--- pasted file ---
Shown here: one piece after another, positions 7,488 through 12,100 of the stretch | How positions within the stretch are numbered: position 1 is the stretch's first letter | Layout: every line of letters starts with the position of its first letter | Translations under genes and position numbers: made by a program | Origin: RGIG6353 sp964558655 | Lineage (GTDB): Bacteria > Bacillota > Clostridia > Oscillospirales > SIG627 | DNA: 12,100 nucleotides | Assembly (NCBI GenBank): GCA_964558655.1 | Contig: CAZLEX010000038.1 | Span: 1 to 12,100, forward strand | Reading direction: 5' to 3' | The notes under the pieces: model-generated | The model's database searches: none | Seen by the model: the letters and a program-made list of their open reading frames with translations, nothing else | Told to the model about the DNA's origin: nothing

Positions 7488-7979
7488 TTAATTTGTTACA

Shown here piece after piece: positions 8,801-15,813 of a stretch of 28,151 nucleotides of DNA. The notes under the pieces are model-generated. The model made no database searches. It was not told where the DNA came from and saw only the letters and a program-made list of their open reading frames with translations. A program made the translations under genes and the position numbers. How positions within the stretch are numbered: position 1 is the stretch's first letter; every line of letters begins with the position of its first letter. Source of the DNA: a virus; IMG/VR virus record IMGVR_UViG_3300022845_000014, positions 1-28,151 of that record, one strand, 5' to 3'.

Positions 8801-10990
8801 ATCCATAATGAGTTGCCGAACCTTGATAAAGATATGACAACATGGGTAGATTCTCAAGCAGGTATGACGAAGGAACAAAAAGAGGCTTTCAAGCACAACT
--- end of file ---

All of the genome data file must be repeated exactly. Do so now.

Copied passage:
Shown here: one piece after another, positions 7,488 through 12,100 of the stretch | How positions within the stretch are numbered: position 1 is the stretch's first letter | Layout: every line of letters starts with the position of its first letter | Translations under genes and position numbers: made by a program | Origin: RGIG6353 sp964558655 | Lineage (GTDB): Bacteria > Bacillota > Clostridia > Oscillospirales > SIG627 | DNA: 12,100 nucleotides | Assembly (NCBI GenBank): GCA_964558655.1 | Contig: CAZLEX010000038.1 | Span: 1 to 12,100, forward strand | Reading direction: 5' to 3' | The notes under the pieces: model-generated | The model's database searches: none | Seen by the model: the letters and a program-made list of their open reading frames with translations, nothing else | Told to the model about the DNA's origin: nothing

Positions 7488-7979
7488 TTAATTTGTTACA

Shown here piece after piece: positions 8,801-15,813 of a stretch of 28,151 nucleotides of DNA. The notes under the pieces are model-generated. The model made no database searches. It was not told where the DNA came from and saw only the letters and a program-made list of their open reading frames with translations. A program made the translations under genes and the position numbers. How positions within the stretch are numbered: position 1 is the stretch's first letter; every line of letters begins with the position of its first letter. Source of the DNA: a virus; IMG/VR virus record IMGVR_UViG_3300022845_000014, positions 1-28,151 of that record, one strand, 5' to 3'.

Positions 8801-10990
8801 ATCCATAATGAGTTGCCGAACCTTGATAAAGATATGACAACATGGGTAGATTCTCAAGCAGGTATGACGAAGGAACAAAAAGAGGCTTTCAAGCACAACT